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Transportation panel now to decide final projects list
List headed to roundtable for approval; regions budget is $1.26 billion
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Hall road projects

Here's a list of projects that have been recommended so far for the 2012 statewide vote on a 1 percent, 10-year sales tax for transportation:

  • Widening Browns Bridge Road from Forsyth County to Ga. 53/McEver Road
  • New Interstate 985 interchange north of Ga. 13/Atlanta Highway and near Martin Road
  • Jesse Jewell Parkway and John Morrow Parkway intersection improvements
  • Improvements to Martin Road from Atlanta Highway to Ga. 53/Winder Highway
  • Sardis Road Connector, a road linking Ga. 60/Thompson Bridge Road to Sardis Road near Chestatee Road
  • Widening Spout Springs Road from Hog Mountain Road to Gwinnett County
  • Widening U.S. 129/Athens Highway from Gillsville Highway to the Pendergrass Bypass
  • Widening U.S. 129/Cleveland Highway from Nopone Road to White County
  • Widening Cleveland Highway from Limestone Parkway to Nopone Road

The deadline passed Monday for regions throughout Georgia to produce a recommended list of road projects for next year's transportation tax referendum.

The 13-county Georgia Mountains region, which includes Hall County, had its list in the bag Aug. 2. Officials in the 10-county Atlanta region on Monday approved a $6.14 billion draft list of transportation projects.

But the Georgia Mountains' task to meet its $1.26 billion budget didn't come easy.

A five-member executive committee tapped for the duty toiled through four lengthy meetings before agreeing on its projects, which, if approved by voters, will be financed by a 1 percent sales tax over 10 years.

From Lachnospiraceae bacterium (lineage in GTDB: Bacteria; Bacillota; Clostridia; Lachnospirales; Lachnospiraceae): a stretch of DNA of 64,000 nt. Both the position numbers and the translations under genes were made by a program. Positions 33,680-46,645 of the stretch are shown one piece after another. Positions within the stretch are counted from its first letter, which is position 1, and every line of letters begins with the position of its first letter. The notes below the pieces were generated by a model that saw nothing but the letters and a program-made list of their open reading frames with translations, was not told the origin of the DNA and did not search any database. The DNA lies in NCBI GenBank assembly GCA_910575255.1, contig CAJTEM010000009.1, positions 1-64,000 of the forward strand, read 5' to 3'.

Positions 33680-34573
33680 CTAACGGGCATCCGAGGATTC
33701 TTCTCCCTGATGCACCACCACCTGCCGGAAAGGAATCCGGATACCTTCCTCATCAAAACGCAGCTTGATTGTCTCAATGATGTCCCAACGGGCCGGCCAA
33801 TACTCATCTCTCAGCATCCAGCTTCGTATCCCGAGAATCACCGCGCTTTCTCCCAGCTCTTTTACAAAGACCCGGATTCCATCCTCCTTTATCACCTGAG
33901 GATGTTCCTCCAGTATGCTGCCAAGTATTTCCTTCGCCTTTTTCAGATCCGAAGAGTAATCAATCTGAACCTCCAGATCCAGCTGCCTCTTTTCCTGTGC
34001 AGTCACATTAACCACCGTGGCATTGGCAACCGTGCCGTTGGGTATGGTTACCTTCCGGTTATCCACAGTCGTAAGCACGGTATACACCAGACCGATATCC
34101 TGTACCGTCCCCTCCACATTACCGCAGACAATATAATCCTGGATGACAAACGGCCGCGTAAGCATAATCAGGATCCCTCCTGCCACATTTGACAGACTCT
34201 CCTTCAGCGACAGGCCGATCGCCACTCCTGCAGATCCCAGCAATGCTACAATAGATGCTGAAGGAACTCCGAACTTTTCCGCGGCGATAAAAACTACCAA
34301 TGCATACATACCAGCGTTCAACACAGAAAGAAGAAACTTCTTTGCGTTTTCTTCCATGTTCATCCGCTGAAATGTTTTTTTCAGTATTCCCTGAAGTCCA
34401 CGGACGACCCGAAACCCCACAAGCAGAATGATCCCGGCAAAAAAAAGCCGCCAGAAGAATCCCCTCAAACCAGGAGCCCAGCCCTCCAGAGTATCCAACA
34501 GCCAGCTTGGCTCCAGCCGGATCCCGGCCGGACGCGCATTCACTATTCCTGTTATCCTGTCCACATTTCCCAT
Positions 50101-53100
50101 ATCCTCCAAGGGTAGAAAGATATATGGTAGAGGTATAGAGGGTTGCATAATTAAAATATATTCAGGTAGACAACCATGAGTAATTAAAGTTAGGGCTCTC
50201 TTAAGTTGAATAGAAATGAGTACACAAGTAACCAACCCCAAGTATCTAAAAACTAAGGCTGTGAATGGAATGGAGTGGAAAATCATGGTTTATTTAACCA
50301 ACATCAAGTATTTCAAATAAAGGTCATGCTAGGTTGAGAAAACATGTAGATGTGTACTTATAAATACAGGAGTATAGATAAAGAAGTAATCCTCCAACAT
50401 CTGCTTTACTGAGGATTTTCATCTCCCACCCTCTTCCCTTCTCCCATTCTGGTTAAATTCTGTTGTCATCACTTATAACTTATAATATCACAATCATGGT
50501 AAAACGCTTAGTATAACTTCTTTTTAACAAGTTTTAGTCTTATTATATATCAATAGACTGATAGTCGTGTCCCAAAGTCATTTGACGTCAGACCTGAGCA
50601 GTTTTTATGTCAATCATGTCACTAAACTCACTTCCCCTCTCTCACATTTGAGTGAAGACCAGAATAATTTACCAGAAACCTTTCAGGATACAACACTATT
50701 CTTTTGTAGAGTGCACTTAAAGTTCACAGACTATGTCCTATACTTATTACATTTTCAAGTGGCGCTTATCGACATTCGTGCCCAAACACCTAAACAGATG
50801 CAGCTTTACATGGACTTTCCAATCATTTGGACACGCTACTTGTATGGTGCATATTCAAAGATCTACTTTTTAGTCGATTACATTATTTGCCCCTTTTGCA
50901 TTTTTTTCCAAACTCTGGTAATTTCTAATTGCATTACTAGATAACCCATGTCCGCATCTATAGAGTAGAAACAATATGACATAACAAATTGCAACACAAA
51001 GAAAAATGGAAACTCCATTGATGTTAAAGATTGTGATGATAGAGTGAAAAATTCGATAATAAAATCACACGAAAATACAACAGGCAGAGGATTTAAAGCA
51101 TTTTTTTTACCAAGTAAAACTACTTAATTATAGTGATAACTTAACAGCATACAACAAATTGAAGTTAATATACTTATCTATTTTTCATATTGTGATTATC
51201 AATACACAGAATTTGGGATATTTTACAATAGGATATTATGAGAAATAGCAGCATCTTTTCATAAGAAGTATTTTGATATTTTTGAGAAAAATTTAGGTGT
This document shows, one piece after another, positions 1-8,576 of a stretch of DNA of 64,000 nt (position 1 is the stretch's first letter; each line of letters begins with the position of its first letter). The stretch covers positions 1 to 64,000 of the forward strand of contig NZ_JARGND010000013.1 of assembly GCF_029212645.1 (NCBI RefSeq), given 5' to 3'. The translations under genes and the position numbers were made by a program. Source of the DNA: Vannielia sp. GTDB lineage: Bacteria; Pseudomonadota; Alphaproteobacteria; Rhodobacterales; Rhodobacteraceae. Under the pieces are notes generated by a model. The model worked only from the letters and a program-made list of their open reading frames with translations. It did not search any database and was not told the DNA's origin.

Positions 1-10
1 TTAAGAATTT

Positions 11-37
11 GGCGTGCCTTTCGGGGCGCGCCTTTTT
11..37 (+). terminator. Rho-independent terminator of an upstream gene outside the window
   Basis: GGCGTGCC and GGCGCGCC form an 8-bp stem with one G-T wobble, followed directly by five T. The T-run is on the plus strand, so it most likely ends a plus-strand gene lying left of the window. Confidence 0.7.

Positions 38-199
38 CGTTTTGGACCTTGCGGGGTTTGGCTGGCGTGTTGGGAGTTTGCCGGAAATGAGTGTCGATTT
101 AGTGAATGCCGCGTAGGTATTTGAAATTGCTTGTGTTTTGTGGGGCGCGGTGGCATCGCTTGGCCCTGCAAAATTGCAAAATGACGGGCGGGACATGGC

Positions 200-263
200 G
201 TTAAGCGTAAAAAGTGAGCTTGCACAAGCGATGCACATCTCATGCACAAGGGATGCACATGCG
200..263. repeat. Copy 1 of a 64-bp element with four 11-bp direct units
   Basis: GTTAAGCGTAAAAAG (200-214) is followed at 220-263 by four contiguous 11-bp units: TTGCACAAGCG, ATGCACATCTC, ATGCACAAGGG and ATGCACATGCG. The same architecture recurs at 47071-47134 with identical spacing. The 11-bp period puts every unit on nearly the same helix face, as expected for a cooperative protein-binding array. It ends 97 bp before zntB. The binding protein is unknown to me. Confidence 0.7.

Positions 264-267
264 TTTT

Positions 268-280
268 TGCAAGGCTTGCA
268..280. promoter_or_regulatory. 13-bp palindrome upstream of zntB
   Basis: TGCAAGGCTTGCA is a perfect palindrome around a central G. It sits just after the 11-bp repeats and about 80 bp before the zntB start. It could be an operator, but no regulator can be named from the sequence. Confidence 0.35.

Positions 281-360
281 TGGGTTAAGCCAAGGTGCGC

The list now goes to a 26-member "roundtable" made up of top city and county leaders from throughout the 13-county Georgia Mountains Regional Commission.

The group is set to meet 5-7 p.m. Aug. 24 at the Ruby Albright Aquatic Center in Clarkesville.

Lamar Paris, Union County's sole commissioner, serves as the roundtable's chairman.

He said Monday he believes the handoff between the committee and the roundtable should go well.

"A lot of our (committee) members (were) in touch with other counties and cities ... anytime a project of theirs was going to be adjusted or eliminated," Paris said.

Issues may arise before the roundtable, "but we're going to talk it through," he added. "We realize how important it is for as many of us as possible to agree with the list that we have."

Paris said he believes the state's Transportation Investment Act of 2010, which calls for funding the projects through a voter-approved tax, "is the only game in town."

"It's not perfect, but we've got to figure out a way to make it work," he said. "If it doesn't, our region could and probably will fall behind other regions of the state."

As part of a special session happening now, the state legislature is expected to decide whether to move the referendum from July to the general election in November.

Transportation plans move forward if a majority of voters — 50 percent plus one — in a particular region vote yes.

Roundtables throughout Georgia have until Oct. 15 to approve a final list.

Paris said he hopes the Georgia Mountains roundtable can wrap up its work in two meetings, and he expects that three to five public hearings will be held throughout the region.

One of the hearings has been scheduled for Sept. 13 in Gainesville.